When I was in college I was fortunate enough to have a man not only impart the Gospel to me, but also his very life as well (1 Thes. 2:8). I would not be the minister I am today without his investment in my life. In fact, being his disciple for two years has had more impact on the way I do ministry today than my seminary education did.
Unfortunately, I find my story to be a rare one. Whether in the lives of the college students I work with on a regular basis, my peers, or even other believers who are older than me, few have been discipled. Too few. Alarmingly few.
How can this be? It is one of the most fundamental elements of being a follower of Jesus – and yet there are few who are being obedient. How are we okay with this? Simple. We’ve come up with some really good excuses. Actually, they’re really lame – but we seem to think they justify our obstinance. Here are 10 that I hear all too frequently:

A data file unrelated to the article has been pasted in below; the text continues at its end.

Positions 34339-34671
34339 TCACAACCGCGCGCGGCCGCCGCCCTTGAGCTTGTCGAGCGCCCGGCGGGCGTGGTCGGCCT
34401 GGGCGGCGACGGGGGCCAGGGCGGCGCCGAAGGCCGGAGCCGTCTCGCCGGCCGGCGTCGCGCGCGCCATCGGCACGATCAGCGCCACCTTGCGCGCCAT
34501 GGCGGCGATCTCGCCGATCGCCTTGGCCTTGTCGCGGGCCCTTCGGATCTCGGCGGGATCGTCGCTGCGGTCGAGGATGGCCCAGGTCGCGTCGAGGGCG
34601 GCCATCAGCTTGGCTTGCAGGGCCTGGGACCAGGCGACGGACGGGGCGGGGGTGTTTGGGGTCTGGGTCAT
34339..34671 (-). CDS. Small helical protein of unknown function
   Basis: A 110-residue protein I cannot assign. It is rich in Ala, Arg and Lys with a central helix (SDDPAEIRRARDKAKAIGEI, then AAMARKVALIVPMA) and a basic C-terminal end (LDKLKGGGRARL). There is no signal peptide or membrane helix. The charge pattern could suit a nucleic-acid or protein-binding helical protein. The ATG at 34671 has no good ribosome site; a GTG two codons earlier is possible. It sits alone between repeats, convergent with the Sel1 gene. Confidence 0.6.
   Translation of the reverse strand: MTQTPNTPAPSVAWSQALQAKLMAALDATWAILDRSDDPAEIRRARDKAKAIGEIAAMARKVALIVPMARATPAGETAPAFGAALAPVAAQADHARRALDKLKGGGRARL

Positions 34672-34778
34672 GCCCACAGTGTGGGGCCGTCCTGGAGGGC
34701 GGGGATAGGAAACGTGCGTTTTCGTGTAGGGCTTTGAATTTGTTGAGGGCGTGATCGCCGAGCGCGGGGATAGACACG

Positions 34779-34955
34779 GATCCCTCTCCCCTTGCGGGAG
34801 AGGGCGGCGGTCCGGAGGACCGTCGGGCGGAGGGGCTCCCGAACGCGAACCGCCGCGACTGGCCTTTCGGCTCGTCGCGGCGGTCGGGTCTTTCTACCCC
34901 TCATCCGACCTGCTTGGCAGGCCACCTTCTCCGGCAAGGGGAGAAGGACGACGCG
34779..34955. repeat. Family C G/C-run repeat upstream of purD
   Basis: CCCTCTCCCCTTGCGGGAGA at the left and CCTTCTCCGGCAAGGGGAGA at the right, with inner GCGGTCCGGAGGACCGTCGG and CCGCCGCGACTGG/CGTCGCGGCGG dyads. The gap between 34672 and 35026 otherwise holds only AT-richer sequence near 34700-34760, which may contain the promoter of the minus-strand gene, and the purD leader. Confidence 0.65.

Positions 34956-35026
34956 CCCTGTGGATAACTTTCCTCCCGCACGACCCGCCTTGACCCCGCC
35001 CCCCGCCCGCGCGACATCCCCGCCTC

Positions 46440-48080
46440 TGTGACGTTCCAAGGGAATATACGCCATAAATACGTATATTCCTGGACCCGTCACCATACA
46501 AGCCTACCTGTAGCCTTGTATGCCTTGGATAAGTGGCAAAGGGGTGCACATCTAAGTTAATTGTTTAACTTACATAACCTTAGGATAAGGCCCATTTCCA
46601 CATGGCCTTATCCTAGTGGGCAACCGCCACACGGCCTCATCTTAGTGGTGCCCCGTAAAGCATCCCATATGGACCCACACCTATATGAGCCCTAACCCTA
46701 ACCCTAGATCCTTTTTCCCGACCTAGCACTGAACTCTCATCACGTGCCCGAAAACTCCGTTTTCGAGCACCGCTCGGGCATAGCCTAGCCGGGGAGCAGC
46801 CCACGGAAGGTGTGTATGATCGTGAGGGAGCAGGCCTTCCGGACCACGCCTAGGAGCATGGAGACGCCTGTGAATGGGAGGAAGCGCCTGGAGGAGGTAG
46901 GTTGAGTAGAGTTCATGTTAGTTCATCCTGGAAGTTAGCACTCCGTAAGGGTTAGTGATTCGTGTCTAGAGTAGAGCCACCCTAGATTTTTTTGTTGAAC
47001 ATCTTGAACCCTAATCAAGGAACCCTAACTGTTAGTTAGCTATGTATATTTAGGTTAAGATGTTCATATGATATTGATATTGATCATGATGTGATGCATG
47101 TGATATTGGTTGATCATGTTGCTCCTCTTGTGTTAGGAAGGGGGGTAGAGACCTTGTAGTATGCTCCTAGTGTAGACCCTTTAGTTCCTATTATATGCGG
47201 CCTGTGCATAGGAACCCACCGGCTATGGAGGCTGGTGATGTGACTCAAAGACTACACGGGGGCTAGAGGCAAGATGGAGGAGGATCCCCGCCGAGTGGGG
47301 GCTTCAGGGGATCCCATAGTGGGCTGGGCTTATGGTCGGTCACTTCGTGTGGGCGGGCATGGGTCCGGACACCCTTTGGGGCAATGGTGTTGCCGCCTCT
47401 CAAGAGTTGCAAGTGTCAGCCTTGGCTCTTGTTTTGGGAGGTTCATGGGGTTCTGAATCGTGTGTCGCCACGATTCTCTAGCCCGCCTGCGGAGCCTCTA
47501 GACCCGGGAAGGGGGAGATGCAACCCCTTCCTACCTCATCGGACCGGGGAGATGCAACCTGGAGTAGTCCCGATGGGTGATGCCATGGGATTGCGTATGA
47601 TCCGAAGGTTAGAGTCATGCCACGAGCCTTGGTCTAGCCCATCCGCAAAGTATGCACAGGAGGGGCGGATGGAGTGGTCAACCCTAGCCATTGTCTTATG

1. “I’m too busy / I don’t have time.”
2. “I don’t know where to start or what to do.”
3. “I’m discipling my children right now.”
4. “I haven’t been asked to disciple anyone.”
5. “I’m not a leader / I’m not worth following / I need to get my life on track first.”
6. “I just don’t want to.”
7. “I teach a Sunday school class, that counts – right?”
8. “I thought the church was in charge of coordinating that.”
9. “I didn’t know I was supposed to.”
10. “I’m praying about it.”
These are all very lame excuses for not obeying the heart of Jesus’ command. In the next several entries, I will explain, first, why these excuses are lame and, then, offer some suggestions on how to begin making disciples instead of more excuses.